We have now owned Lucy for 1 year. We flew to Little Rock on 9/11/10 to purchase her and bring her back to NC with us. It will always be one of my “good” memories of 9/11. On 9/13/10 we handed over the check and took possession. It was love at first sight
She’s not without her faults and we’ve had a fight or 2, but she’s settled in nicely and she’s our comfort; a part of the family. She has frustrated us, amazed us and given us more than a few “ah-ha” moments.
Early on, everything was a learning experience. We knew nothing, other than what we read, about how to handle her, how to maintain her tanks, how to maintain and care for her batteries, inverter, generator, slides, water heater, hydraulics, air bags, power cord reel, roof. I could go on and on, but I think you get my gist.
As they say, experience is the best teacher. We still don’t have a lot of experience, but we sure have learned a lot! I compare it to a baby in its first year of life :) We’ve gone through dead batteries, slide issues, roof leaks, no hot water, no power and a few others. With any of these issues, when it happens, you know there’s something wrong and you’re about to learn something new! If you were very, very lucky, you figured out what was wrong quickly and then took the steps to correct it, sometimes by paying someone else to fix it :) In a few instances, it takes weeks or months to pinpoint a cause such as a roof leak. We found out early on, that the most obvious cause was almost never the real problem. The second most obvious cause is also never the problem :) When you take your house down those long bumpy roads, it stands to reason that seams will stretch and pull and fittings will jiggle loose and need constant monitoring and maintenance. Once a leak has sprung, it’s like searching for a needle in a haystack. Guess how I know this :)
One major thing we learned was to never, ever assume something is hooked up correctly no matter who did the work before you. We realized several months ago, that Lucy’s alternator was not charging her house batteries (she has 4) while we were driving. The house batteries charged from shore power and they charged with the generator running but, not from the alternator. The inverter kept everything running while we were driving but by the time we reached our destination, the battery charge had dropped significantly and it then took quite a while on shore power to bring the charge back up. We knew this wasn’t the way it was supposed to work but we didn’t know what was wrong. As we are both anal when it comes to researching this stuff, we researched ourselves crazy. We finally narrowed it down to a charging solenoid between the house and chassis batteries that is notorious for going bad. That had to be it. What else could it be? I found a new one online, but before ordering it, Rick did a couple tests to verify that it was, indeed, the solenoid. Wrong. Solenoid was fine. Sure glad I didn’t order that thing! More head scratching for the next couple weeks. More research. Every post we read where someone had the same problem, ended up being a bad solenoid. Tested again. Nope. This is when Rick got out the schematics for the wiring of the batteries, inverter and whatever else is tied together down there in that humongous grouping of wires of many colors :)
Me: I didn’t know you could read a schematic.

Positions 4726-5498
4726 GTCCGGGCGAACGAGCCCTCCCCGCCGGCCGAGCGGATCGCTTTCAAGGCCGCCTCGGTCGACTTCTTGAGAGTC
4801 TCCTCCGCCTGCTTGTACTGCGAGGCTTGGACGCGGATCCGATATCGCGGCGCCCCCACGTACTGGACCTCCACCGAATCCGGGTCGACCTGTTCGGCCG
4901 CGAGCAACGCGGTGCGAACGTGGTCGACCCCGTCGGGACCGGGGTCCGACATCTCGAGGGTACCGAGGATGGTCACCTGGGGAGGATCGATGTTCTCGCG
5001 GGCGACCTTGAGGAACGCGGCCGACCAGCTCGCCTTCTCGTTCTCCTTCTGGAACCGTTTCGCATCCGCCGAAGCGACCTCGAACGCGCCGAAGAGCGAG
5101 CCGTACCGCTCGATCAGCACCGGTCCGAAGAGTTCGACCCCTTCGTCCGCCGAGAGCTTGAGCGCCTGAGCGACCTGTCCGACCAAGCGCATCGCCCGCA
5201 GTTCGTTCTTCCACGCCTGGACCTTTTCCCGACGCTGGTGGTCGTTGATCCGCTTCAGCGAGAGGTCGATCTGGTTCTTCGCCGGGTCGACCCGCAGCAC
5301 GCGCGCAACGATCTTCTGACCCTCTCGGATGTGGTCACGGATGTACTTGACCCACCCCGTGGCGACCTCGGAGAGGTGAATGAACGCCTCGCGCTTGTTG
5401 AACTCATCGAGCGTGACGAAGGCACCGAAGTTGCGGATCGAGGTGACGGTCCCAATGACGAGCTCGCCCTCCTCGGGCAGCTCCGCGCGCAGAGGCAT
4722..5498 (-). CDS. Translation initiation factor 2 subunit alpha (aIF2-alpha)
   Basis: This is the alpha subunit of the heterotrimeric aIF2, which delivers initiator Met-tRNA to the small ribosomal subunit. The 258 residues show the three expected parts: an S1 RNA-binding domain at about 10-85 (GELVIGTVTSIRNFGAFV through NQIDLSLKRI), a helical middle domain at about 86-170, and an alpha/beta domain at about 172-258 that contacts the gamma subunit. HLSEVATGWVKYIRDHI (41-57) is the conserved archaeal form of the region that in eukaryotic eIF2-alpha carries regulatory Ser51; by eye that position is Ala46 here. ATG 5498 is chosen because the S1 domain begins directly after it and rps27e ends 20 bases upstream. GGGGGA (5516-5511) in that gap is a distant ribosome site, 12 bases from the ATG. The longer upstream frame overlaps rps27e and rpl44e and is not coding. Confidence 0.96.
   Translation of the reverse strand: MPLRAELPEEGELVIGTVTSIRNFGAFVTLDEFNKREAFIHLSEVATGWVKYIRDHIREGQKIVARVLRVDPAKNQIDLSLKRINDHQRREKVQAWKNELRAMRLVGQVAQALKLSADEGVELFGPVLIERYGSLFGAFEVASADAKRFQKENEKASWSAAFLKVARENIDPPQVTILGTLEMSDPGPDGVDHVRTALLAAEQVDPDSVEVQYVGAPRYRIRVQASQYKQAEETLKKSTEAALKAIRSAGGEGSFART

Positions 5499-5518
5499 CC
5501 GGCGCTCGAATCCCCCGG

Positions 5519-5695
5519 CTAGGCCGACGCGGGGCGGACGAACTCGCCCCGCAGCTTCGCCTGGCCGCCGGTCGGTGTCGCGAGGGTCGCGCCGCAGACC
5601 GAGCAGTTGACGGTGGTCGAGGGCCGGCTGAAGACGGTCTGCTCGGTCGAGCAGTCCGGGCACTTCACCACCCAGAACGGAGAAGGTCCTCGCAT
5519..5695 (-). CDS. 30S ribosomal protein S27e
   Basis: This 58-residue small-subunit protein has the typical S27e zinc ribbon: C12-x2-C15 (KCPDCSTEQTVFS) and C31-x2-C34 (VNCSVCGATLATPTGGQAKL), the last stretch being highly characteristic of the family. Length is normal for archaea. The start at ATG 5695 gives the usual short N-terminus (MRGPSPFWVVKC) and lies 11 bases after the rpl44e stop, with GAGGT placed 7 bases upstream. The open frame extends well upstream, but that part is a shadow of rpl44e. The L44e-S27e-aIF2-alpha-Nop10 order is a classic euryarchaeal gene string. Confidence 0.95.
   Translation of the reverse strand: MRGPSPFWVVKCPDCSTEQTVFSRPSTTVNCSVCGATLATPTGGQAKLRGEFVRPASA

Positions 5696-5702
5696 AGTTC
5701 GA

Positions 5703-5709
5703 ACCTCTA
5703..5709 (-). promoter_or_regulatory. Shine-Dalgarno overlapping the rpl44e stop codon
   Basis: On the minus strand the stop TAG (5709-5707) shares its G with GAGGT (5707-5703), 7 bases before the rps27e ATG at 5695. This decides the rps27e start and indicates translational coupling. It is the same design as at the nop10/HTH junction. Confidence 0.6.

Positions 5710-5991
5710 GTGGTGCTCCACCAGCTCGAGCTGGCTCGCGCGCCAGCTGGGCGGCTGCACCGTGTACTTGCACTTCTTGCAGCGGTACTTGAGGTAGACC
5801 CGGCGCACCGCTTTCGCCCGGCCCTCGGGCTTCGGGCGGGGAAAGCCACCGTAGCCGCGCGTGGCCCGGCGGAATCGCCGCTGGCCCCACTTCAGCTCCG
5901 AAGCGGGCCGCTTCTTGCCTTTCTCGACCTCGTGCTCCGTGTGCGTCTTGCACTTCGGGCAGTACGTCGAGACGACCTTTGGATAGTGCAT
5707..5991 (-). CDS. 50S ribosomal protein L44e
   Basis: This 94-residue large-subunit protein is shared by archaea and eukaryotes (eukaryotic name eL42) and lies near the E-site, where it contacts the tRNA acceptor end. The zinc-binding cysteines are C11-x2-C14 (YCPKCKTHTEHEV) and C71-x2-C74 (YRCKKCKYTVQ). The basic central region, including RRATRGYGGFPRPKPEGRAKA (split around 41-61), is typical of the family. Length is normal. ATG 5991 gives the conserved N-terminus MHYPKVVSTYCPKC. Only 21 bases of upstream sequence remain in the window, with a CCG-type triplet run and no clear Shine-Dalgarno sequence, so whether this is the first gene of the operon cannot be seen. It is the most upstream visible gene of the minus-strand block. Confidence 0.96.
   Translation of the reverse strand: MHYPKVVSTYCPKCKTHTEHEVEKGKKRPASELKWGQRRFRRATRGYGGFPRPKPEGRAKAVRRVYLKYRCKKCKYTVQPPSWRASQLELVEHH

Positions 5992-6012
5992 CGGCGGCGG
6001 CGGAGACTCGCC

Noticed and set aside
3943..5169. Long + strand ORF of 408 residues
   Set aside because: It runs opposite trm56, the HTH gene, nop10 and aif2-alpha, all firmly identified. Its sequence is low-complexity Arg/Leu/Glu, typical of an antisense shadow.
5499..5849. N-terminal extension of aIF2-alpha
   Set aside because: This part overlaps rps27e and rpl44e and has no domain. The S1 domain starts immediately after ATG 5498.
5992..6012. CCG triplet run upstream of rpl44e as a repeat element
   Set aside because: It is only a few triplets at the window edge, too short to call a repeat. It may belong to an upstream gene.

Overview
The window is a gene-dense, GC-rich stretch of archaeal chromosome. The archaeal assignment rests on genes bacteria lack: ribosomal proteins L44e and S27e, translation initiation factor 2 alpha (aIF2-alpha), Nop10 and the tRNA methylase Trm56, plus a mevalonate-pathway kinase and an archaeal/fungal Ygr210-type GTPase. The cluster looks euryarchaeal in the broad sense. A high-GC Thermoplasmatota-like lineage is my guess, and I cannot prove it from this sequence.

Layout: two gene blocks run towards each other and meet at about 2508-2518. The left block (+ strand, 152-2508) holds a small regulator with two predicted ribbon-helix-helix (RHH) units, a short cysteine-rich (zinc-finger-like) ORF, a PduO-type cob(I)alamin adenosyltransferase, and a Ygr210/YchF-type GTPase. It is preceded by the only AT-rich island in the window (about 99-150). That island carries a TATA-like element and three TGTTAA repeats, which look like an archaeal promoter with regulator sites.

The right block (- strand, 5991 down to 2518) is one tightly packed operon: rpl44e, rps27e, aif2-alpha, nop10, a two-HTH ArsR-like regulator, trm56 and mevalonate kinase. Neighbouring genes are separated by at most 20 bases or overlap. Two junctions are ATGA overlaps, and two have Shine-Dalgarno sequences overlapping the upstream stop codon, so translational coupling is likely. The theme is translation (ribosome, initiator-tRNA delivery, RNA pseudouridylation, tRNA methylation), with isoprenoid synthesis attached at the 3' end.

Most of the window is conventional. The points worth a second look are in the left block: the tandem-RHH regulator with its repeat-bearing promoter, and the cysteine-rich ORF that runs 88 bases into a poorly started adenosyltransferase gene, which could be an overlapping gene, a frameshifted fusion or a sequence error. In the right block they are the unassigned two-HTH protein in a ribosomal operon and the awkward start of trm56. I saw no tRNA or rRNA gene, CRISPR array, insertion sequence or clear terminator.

Rick: I can’t. I guess I’m going to learn.
Me: Good luck with that
Well, he may not have totally learned how to read those schematics, but he did figure out that one wire was connected to the wrong battery. It should have gone to a house battery and was, instead, connected to a chassis battery. How that happened or how long it had been that way was anybody’s guess and Lucy wasn’t talking. He changed the wire around and the next time we traveled, we were on the road 5 hours and when we arrived and plugged into shore power, the charger went straight to float :) Hurray!
Now, I have to admit, 12 months ago, I would not have understood one single thing I just said! So, if I lost you there, I apologize. Unless you are the owner, or about to be the owner, of a motor home, you’ll likely never need to know that :) And if you’re one of those engineering types, you are probably laughing your butt off right now trying to figure out how something so obvious could be so difficult! Oh well :)
Then there was the day Lucy refused to start. She sluggishly turned over the first time we attempted, but that was all she’d do. Her batteries were fully charged but just like a stubborn mule, she refused to even click when we turned the key. As most of you might remember, we had to have her towed to a service center and many $ later, she started right off after having us buy her a new starter. If she only would have talked to us, and told us her old one was on it’s last leg, we could have saved ourselves some grief and $. Now, even after several months, each time we turn the key we both smile when she fires right up.
Lucy is now sporting her first booboo. This too, was a learning experience. Never attempt to make a right hand turn into a narrow driveway when there are heavy whiskey barrels full of flowers on each side of said driveway. Even if you think you’ll make it :) Also, never underestimate how strong whiskey barrels are! In a fight, odds go to the whiskey barrel :)
As we go along, we continue learning stuff together…almost daily…the 3 of us. It’s always something, isn’t it Lucy?
If you’d care to share any tips or wisdom, please leave a comment. Sometimes, it just takes one idea to make the light bulb come on!
Thanks for stopping by.